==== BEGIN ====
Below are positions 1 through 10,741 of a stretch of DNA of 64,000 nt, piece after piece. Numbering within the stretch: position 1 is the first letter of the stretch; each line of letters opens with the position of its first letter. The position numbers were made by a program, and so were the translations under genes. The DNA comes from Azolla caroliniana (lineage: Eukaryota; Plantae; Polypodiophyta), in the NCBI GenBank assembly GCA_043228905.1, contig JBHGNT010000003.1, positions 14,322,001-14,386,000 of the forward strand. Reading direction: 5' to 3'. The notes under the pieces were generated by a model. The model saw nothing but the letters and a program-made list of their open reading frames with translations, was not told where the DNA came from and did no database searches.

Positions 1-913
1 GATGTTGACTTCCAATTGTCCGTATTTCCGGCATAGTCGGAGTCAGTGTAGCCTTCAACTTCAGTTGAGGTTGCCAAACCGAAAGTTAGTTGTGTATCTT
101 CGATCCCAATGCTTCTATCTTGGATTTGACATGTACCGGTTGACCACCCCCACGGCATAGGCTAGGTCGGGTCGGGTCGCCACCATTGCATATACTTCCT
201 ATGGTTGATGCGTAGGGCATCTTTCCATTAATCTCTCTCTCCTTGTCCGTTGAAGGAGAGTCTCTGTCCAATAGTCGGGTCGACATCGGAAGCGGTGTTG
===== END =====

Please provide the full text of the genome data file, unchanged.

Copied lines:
Below are positions 1 through 10,741 of a stretch of DNA of 64,000 nt, piece after piece. Numbering within the stretch: position 1 is the first letter of the stretch; each line of letters opens with the position of its first letter. The position numbers were made by a program, and so were the translations under genes. The DNA comes from Azolla caroliniana (lineage: Eukaryota; Plantae; Polypodiophyta), in the NCBI GenBank assembly GCA_043228905.1, contig JBHGNT010000003.1, positions 14,322,001-14,386,000 of the forward strand. Reading direction: 5' to 3'. The notes under the pieces were generated by a model. The model saw nothing but the letters and a program-made list of their open reading frames with translations, was not told where the DNA came from and did no database searches.

Positions 1-913
1 GATGTTGACTTCCAATTGTCCGTATTTCCGGCATAGTCGGAGTCAGTGTAGCCTTCAACTTCAGTTGAGGTTGCCAAACCGAAAGTTAGTTGTGTATCTT
101 CGATCCCAATGCTTCTATCTTGGATTTGACATGTACCGGTTGACCACCCCCACGGCATAGGCTAGGTCGGGTCGGGTCGCCACCATTGCATATACTTCCT
201 ATGGTTGATGCGTAGGGCATCTTTCCATTAATCTCTCTCTCCTTGTCCGTTGAAGGAGAGTCTCTGTCCAATAGTCGGGTCGACATCGGAAGCGGTGTTG